Mottled Sand Grasshopper
From July into September, the Creeping Juniper Nature Trail at Kohler Andrae State Park is ruled by grasshoppers, and the BugLady had lots of fun chasing them around this summer (she stayed on the boardwalk, of course) (well, until the Swamp Darner flew past). She especially liked the aptly-named Mottled sand grasshopper (Spharagemon collare). MSGs are not restricted to Lake Michigan dunes, they have a range that stretches from Arizona and New Mexico diagonally back through the northern Great Plains and the Great Lakes, and well into Canada. Plus, inexplicably, North Carolina, Delaware and Maryland. Within that wedge of North America, they’re found in sunny, sparsely-vegetated areas with dry, sandy, and/or disturbed soils. They’re especially common along the edges of wheat fields, says Wikipedia.
MSGs can vary quite a bit in appearance, and that’s probably tied to the habitat they live in. They have banded, yellow wings https://bugguide.net/node/view/1424686/bgimage, and their hind tibias are red https://bugguide.net/node/view/585687/bgimage. They can be a speckled gray, tan, brown https://bugguide.net/node/view/1254388/bgimage, or even reddish https://bugguide.net/node/view/22245/bgimage, depending on the soil they sit on, and some morphs are “collared” https://bugguide.net/node/view/585680/bgimage. Habitats that are less sandy and more vegetated have “plainer” grasshoppers https://bugguide.net/node/view/2106847/bgimage (they’re not like tree frogs or goldenrod crab spiders that actively change colors, it’s just that the grasshoppers that match their background survive to pass along their genes will produce more grasshoppers that look like themselves, and regional color morphs are born).
When a territorial male sees another grasshopper, he approaches and stridulates a few times (rubs one part of his body against another part – in this case, the hind leg against the forewing). If it’s another male or a different species of grasshopper, he will attempt to oust it from the area. A female who’s not in the mood will shake a hind leg and stomp on the ground (similar to the signals a male sends to an intruding male). If the female is willing, they mate https://bugguide.net/node/view/336164/bgimage, and then she uses her abdomen to excavate about a half-inch into the soil. She oviposits (each egg pod contains about 25 eggs) and then camouflages the hole by brushing sand and debris over it. MSGs overwinter as eggs and hatch in late spring/early summer.
It takes MSG nymphs about six weeks to reach the adult stage, and males mature faster than females. They tend to stay in the same area where they hatched, and adults may be present until the first frosts.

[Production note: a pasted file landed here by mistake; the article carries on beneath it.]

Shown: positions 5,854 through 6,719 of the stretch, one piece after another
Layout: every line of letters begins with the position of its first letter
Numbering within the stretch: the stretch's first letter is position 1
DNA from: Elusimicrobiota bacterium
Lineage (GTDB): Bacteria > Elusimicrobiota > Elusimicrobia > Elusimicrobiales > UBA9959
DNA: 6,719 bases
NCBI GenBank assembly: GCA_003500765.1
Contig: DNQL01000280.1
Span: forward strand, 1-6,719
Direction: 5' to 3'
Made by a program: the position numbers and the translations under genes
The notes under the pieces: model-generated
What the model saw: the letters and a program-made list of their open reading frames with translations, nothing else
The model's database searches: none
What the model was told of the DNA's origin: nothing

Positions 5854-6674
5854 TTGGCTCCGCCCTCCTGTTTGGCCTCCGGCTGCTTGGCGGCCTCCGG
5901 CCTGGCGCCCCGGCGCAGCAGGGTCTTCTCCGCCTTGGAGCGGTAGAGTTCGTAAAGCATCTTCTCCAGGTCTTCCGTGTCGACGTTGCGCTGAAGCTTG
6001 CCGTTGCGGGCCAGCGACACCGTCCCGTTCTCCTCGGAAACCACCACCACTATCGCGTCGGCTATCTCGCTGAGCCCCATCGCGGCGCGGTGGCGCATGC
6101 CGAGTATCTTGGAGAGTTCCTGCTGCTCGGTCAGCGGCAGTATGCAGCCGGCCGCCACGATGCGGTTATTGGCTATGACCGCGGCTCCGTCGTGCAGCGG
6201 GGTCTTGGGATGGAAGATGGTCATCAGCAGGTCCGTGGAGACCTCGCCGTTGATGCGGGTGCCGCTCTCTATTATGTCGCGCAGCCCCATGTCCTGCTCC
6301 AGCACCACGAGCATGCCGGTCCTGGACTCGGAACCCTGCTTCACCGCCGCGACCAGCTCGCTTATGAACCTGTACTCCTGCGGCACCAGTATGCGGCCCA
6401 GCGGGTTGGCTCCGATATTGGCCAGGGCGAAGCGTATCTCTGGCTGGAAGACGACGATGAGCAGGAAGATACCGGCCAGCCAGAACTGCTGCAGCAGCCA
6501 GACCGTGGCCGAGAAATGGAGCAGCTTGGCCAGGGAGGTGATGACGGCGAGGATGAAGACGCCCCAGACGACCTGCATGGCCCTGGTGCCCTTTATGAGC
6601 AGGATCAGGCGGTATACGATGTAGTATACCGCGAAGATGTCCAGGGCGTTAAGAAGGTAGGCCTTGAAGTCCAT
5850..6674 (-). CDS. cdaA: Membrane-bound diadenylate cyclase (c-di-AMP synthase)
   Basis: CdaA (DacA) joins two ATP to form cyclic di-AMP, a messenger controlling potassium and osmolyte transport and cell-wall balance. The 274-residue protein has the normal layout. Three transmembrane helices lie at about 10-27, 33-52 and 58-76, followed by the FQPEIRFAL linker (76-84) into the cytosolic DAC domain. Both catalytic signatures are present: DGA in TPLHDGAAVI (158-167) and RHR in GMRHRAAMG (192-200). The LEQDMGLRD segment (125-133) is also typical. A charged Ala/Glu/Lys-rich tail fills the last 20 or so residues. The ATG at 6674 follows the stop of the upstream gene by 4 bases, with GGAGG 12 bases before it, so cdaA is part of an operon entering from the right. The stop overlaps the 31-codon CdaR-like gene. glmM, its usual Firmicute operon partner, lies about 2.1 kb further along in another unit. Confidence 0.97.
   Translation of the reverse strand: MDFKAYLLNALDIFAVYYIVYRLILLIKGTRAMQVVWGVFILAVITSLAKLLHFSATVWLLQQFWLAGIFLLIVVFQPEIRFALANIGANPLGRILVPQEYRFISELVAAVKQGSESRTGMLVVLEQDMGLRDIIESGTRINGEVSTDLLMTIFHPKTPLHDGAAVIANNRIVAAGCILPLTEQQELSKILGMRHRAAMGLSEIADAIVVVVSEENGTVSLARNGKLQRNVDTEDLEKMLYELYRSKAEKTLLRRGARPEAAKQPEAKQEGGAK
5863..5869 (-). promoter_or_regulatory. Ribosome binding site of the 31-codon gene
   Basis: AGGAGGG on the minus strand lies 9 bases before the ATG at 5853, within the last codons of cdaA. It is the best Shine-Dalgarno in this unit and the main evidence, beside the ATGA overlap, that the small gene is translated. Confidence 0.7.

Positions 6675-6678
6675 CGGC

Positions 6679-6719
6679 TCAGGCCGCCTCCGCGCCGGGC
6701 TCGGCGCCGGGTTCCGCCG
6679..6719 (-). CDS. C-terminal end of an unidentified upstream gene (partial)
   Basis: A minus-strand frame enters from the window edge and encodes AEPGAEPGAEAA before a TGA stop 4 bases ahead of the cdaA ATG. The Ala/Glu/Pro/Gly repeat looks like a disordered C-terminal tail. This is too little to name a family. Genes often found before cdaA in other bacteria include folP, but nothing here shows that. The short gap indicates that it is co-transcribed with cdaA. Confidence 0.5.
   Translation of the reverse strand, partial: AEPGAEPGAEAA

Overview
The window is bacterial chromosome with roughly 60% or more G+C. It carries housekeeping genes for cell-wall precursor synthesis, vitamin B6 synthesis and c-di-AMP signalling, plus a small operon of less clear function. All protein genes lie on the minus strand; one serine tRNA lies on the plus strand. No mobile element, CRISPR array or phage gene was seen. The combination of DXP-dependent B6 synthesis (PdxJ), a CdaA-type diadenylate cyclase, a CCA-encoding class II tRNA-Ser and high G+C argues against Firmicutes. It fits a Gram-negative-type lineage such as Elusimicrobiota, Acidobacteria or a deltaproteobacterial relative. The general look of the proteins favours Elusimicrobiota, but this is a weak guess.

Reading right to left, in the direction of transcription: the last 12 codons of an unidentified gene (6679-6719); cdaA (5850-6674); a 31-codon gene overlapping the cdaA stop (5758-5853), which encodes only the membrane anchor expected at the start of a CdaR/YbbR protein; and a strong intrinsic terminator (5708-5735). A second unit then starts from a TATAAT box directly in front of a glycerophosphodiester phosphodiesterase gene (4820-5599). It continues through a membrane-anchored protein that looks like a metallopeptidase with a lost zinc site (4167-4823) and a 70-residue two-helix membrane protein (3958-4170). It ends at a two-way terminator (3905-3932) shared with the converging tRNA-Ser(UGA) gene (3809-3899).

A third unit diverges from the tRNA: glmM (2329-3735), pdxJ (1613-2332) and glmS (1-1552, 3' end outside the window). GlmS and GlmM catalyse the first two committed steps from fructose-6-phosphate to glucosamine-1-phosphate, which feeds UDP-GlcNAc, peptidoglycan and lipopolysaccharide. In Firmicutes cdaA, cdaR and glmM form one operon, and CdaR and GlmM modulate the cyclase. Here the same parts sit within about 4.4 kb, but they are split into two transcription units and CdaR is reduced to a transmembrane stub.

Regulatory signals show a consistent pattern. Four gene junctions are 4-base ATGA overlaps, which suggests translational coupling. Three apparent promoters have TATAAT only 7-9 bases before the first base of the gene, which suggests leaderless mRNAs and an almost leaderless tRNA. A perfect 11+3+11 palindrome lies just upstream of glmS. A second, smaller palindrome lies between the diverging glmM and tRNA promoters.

Their eating habits get them into a little trouble with farmers and ranchers in the western part of their range, but they usually don’t occur in high enough densities to be called pests. For the most part, they feed on pieces of prairie grasses and a few wildflowers that they find on the ground. MSGs may reach up with their front legs and pull down a grass to feed on, and they sometimes climb up onto a grass stalk to sever a leaf or stem, but they feed on it after they climb down again.
They are good flyers, and a male sometimes makes a buzzing sounds as he flies (crepitation – a clicking or snapping noise made by the wings). They also crepitate when they’ve been startled into flight, during courtship, or when they’re defending their territory. One study in Colorado clocked sustained flights by males at three to eight feet and by females at nine to ten feet, but in a Michigan study, researchers saw males flying 100 feet and females farther than that, and at heights up to 30” above the ground. Despite their strong flight, they are geophilus (today’s vocabulary word) meaning “ground-loving.”
MSGs are diurnal (active during the day), and they spend the night on the ground in the open, under a thatch of grasses, or up in a plant. They wake slowly, warming up by basking for a few hours before they become active, exposing first one side to the sun and then the other. When the temperature on the ground gets too hot (over 100 degrees F), they rest in the shade and emerge in late afternoon as the ground cools a bit. They bask again before sheltering for the night.
They’re in the family Acrididae, the Short-horned grasshoppers, and in the subfamily Oedipodinae, Band-winged grasshoppers.
Side note – spiders are using the mild spell to change locations – the BugLady sees the slender strands of spider parachutes on her shrubs each morning. For the story on that, see https://uwm.edu/field-station/spider-flight-rerun/.
(and – oops – the BugLady used a picture of an MSG in an earlier episode, mistakenly ID’d as a Seaside grasshopper)
Kate Redmond, The BugLady
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